The greatest façade in corporate Zimbabwe is the “support the girl child” mantra and this is well highlighted by women’s rugby whose growth has been stunted by corporate neglect.
For the men’s teams, it may not be that rosy but at least they have a team sponsor and get to fly around the world to invitational tournaments.
The cultural disparity between the sexes is vast, the degree, difficulty of reconciling work/sport and family life is so difficult that it is a familiar sight to see a lactating mother feeding her child before and after a match.
Add to that, a global trend of poor media coverage of their games and the limited nature of private funding seems to be the norm.
National Women’s Sevens Rugby head coach Abigail Kawonza poured her heart out following the Lady Cheetahs’ emphatic win in the women’s finals to wrap up an actioned packed two days of the Kwese Sevens Tournament at the Machinery Exchange Stadium, Harare Sports Club last weekend.
It was a clinical clean sweep in the pool stages of the ladies’ tournament after beating Zambia (19-0), Zimbabwe A (19-7) and Zimbabwe Southern Sevens (24-5) on Saturday.
On Sunday, the Lady Cheetahs conceded only one try in the tournament as they beat Zambia 31-0 in their final.
Kawonza, a former club and national player is also a referee handling domestic and international games either as an on field referee or the sighting official.
“It’s sad that many still think that competitive sports is not an appropriate activity for young women. My personable narrative is as much about the daily lives of the players as it is about the sport and how we have to cushion each other for the sake of the nation.
“We share the little we have and there isn’t much from the association and sponsors in general. Remember some of the girls are mothers while some are breadwinners,” she said.
“They have to get a side job to sustain their lives. Some of them do not mind being maids. We have failed to attend a big tournament in Hongkong, Dubai among other invitations due to financial constraints. Recently, we received an invite from Italy but it’s an uphill task. Some of these federations do not even bother to write to us because they already know our situation. It’s draining and yet we always play well.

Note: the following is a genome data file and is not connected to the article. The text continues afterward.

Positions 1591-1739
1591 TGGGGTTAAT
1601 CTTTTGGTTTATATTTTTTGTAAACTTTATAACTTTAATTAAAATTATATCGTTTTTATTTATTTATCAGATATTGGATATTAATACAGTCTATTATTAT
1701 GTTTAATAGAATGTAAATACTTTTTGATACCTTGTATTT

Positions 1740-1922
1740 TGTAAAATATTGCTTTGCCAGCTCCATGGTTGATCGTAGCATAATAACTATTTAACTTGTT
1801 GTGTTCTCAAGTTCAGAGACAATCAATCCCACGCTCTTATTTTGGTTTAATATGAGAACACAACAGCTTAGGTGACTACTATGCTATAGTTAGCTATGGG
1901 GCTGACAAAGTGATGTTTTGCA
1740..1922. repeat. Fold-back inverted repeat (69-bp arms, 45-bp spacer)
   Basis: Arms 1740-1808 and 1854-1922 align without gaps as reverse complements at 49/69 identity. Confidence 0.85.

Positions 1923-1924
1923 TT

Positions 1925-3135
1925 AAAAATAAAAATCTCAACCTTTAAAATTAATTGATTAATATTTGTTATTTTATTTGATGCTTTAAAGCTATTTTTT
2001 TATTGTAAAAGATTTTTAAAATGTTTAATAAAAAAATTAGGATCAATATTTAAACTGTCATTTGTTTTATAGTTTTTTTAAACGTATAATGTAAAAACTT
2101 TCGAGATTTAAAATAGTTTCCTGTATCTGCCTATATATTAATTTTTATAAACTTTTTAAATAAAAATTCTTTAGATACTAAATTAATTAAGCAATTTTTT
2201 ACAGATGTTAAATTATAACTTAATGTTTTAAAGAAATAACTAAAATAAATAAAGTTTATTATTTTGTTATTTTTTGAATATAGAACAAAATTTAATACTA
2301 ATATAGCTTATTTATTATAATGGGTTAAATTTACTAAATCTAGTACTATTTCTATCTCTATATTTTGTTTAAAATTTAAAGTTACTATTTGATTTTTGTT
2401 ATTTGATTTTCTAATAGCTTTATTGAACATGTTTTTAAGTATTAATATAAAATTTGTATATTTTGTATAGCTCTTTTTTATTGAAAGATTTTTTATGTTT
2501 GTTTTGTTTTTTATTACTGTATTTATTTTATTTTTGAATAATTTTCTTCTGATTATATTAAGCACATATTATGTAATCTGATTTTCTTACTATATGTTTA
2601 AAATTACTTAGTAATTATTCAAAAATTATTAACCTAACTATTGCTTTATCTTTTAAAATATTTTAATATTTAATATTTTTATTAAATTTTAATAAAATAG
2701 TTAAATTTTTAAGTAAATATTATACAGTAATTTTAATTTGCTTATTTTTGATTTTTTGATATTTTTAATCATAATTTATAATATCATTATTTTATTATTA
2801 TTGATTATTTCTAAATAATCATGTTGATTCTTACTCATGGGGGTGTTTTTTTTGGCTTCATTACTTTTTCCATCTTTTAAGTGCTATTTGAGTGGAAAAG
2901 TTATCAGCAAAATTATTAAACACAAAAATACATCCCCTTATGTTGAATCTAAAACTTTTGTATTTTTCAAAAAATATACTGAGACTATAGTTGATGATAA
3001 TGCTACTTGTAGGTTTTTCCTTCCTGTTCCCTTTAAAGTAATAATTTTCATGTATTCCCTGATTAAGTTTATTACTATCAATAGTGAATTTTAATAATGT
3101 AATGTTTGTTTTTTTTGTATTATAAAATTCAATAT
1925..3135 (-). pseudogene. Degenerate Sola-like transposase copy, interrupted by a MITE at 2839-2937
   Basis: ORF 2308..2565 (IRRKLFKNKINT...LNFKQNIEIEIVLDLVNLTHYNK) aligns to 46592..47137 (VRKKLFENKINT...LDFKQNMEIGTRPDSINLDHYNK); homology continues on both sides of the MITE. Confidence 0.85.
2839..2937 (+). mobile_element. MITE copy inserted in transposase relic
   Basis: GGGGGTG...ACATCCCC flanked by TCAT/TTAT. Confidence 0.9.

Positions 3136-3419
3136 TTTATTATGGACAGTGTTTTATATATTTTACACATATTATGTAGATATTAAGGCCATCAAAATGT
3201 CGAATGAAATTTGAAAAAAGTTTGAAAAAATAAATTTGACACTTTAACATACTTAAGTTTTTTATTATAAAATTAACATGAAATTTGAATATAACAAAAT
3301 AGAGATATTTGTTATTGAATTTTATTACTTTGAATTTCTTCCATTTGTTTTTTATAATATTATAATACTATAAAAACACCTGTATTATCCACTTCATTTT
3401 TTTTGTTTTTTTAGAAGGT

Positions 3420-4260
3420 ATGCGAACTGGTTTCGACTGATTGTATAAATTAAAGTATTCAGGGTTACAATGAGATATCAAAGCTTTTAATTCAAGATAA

“Imagine what they could do with more support and resources?” she questioned.
Kawonza has coached and played for Old Hararians and she coaches the Lady Cheetahs and the national 15s side.
She led the ladies in the Africa Cup where they were once ranked as Africa’s number two.
Kawonza and some executives within Zimbabwe Rugby have had to fork out from their pocket to fund trips, transport and food for camps and invitational.
The coach’s family donated one of their houses to be used to accommodate some of the girls in camp – the generosity by the coach and those within rugby circles has still not formalised into a permanent solution that will fix the prevailing neglect once these well-wishers are gone.
Despite rugby being the third biggest sport in Zimbabwe it is also the largest non-professional union which is based mainly on volunteers like Kawonza, a drop in the ocean grant and a few sponsors.
Asked why she sacrifices and continues to fight endless battles to get her players a chance to experience some sort of professional rugby.
“That’s what passion is all about. I should have stopped because I wasn’t getting paid neither did I expected any money from the association. It is just the desire will keep you going, even on tough days where students may be acting out, or you experience multiple losses. When faced with challenges, you could lose momentum. I have always played sports and enjoyed the game, the friendships made, and the energy. My passion for sports and coaching can be seen in my enthusiasm to maintain and grow our sports programmes,” she said.
Kawonza added, “I understand that there are ups and downs of being an athletic director but the excitement never disappears. I love every minute I spent with these bold, daring women.”
Kawonza hopes for more international invitational as they cast their eyes cast on the Africa Cup, relishing the opportunity to test themselves against some of the continent’s top teams slated for June this year.
“For Zimbabwe, the invitational tourney provides the much needed competitive time as well as an opportunity to lure more provincial unions to invite them onto the field.”
“We hope that we get more game time to accommodate the growth and appetite for competitive women’s sevens in Zimbabwe and the rest of Africa,” said Kawonza.
For corporates and companied, the Africa Cup will be an opportunity to invest in a brand that is clean, reputable and gaining momentum in Zimbabwe and Africa – Sunday’s victory has attracted the attentions of Georgian people who tweeted directly to the Minister of Sport Kirsty Coventry who is a former sportswoman.
Women suffer frequent discrimination in their access to, and practice of, both amateur and professional sport.
However, if you look beyond the latest generation of players, every woman that has laced up boots in the past century has done so against a backdrop of hostility.